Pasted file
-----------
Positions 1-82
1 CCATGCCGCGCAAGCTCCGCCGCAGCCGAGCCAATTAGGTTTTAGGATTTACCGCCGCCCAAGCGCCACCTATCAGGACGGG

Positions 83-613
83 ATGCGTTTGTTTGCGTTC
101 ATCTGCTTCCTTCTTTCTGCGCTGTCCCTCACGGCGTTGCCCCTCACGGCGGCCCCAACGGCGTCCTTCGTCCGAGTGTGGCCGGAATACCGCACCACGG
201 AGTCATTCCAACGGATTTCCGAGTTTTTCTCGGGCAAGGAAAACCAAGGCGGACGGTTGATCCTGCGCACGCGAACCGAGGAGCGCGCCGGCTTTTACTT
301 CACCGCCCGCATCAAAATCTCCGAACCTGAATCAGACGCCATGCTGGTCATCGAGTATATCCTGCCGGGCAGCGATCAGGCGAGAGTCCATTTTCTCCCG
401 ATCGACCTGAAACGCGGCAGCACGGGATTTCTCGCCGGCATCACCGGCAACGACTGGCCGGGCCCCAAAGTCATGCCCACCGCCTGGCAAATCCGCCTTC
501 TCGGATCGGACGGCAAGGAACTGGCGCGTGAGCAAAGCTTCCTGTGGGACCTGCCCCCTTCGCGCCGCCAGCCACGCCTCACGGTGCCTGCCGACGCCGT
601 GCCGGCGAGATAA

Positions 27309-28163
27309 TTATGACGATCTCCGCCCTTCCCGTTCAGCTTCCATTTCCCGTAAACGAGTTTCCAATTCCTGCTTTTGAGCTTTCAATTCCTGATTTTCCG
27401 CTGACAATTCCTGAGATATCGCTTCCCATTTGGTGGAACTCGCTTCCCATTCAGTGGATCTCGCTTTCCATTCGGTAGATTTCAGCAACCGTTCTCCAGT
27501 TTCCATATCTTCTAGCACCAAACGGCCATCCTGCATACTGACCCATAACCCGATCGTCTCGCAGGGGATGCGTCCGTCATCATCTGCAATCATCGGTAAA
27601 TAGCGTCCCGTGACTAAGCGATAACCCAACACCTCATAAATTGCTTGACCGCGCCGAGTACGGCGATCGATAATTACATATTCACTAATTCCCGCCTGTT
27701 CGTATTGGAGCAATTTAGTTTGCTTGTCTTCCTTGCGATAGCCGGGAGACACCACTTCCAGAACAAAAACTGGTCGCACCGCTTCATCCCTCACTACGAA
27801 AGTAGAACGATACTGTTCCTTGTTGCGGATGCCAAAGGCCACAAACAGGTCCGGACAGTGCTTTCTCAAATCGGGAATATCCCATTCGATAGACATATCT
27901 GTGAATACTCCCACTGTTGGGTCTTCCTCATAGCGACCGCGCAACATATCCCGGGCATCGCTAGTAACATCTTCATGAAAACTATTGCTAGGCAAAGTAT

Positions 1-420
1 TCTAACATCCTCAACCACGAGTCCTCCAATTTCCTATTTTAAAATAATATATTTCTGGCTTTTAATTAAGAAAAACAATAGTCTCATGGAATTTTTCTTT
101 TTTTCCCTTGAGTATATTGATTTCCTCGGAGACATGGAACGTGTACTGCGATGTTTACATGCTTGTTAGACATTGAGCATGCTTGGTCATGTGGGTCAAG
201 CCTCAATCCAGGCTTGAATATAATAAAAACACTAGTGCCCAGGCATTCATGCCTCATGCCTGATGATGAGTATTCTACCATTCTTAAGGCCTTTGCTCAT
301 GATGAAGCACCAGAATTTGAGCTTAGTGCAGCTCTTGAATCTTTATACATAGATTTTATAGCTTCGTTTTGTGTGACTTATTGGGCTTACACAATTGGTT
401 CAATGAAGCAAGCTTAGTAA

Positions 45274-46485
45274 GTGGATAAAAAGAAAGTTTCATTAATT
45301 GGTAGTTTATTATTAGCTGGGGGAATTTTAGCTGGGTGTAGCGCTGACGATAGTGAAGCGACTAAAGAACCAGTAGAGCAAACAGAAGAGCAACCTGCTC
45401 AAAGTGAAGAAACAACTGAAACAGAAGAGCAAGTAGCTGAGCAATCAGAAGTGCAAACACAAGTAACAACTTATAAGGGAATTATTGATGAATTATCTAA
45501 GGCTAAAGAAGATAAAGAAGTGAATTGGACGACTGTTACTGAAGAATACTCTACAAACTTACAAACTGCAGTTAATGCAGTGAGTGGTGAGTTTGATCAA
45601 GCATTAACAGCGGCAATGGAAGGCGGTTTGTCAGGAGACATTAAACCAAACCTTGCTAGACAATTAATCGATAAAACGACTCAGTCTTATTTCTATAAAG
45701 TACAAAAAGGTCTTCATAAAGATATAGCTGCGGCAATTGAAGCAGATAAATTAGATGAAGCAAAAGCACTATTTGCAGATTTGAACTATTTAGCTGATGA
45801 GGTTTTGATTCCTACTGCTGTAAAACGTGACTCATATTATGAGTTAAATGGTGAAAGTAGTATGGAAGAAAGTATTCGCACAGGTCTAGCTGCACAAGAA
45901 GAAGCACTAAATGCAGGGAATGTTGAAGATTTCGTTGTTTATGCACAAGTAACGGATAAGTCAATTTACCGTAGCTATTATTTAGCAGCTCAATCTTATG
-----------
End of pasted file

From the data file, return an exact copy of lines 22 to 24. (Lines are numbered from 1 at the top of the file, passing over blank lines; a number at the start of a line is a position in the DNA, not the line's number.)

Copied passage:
201 CCTCAATCCAGGCTTGAATATAATAAAAACACTAGTGCCCAGGCATTCATGCCTCATGCCTGATGATGAGTATTCTACCATTCTTAAGGCCTTTGCTCAT
301 GATGAAGCACCAGAATTTGAGCTTAGTGCAGCTCTTGAATCTTTATACATAGATTTTATAGCTTCGTTTTGTGTGACTTATTGGGCTTACACAATTGGTT
401 CAATGAAGCAAGCTTAGTAA